10:50 a.m. New York time
What’s happening now? The S&P 500 E-mini futures continued to work their way lower in overnight trading.
What does it mean? The decline is the second wave within a second corrective pattern in an uptrend compound correction that began on May 13. The second pattern appears to be taking a shallow form.
What’s the alternative? It’s still, barely, possible to interpret the decline as the start of a significant movement in the downward direction of the main trend. See the Elliott wave theory section for more. It’s also possible, although unlikely, to interpret the entire decline from May 9 as a correction within an ongoing uptrend.
What does Elliott wave theory say? By my principle analysis, the high on May 27 of 4217.50 was the end of the A wave within the second pattern of a compound wave 2 correction at the Subbitsy degree. The internal structure of wave A lends credence to this interpretation as opposed to the first alternative analysis. It is composed of three waves, which is the pattern we see in Flat corrections. Had there been five waves, then the structure have greater ambiguity, since five waves can be a Zigzag pattern within a correction, or a 1st wave within a main trend. With three waves, Subbitsy wave 2 must still be underway.
The second alternative analysis — a correction beginning May 9 within an ongoing wave 5 — continues to be a possibility. The internal counts prior to the May 9 peak have persuaded me that May 9 really did mark the end of the uptrend, but that’s not 100%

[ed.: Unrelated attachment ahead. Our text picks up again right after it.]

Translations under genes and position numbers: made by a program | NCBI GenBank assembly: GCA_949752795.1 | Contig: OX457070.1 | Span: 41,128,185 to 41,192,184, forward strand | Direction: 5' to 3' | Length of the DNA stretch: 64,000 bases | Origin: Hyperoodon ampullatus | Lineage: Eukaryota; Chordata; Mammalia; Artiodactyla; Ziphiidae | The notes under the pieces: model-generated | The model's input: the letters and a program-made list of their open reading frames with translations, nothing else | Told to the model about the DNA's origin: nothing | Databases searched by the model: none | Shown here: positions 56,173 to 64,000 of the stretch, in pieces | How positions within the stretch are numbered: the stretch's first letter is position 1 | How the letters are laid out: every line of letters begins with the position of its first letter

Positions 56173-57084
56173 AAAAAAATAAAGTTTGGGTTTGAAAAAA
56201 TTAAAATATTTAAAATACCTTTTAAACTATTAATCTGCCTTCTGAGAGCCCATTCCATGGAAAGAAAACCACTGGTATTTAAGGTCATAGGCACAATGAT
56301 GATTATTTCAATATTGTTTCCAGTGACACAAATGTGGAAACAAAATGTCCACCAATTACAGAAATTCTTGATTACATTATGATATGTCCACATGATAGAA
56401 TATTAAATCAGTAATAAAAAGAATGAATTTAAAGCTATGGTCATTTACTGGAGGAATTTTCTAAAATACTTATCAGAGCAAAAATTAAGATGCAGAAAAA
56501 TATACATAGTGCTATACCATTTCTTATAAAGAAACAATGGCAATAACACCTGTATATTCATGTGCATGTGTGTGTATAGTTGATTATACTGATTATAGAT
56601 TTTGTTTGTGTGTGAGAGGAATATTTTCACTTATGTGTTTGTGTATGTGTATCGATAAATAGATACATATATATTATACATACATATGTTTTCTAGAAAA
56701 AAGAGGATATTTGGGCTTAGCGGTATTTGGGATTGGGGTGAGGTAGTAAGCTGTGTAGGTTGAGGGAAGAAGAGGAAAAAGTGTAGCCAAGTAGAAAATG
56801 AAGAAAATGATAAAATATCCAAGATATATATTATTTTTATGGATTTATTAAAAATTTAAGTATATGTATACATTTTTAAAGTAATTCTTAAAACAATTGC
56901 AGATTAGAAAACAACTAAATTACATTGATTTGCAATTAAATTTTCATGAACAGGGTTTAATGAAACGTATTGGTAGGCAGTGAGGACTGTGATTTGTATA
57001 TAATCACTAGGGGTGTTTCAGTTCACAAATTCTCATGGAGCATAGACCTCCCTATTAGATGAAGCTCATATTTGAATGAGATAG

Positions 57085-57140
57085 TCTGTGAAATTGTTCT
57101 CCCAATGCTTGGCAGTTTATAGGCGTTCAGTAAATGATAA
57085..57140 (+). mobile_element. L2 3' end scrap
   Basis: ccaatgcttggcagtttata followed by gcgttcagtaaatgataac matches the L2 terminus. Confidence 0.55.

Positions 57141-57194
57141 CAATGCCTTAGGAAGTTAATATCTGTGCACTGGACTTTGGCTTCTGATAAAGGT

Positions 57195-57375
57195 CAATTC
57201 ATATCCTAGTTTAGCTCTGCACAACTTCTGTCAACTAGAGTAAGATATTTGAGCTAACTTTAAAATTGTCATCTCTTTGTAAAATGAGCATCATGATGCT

Holiday hours. The futures market in the U.S. will close at noon today and reopen at 5 p.m. The stock markets will remain closed, limiting the input that futures traders rely on in part. I plan no further update today unless there is a significant price move.
Learning and other resources. See the menu page Analytical Methods for a rundown on where to go for information on Elliott wave analysis.
By Tim Bovee, Portland, Oregon, May 31, 2021
Tim Bovee, Private Trader tracks the analysis and trades of a private trader for his own accounts. Nothing in this blog constitutes a recommendation to buy or sell stocks, options or any other financial instrument. The only purpose of this blog is to provide education and entertainment.
No trader is ever 100 percent successful in his or her trades. Trading in the stock and option markets is risky and uncertain. Each trader must make trading decisions for his or her own account, and take responsibility for the consequences.
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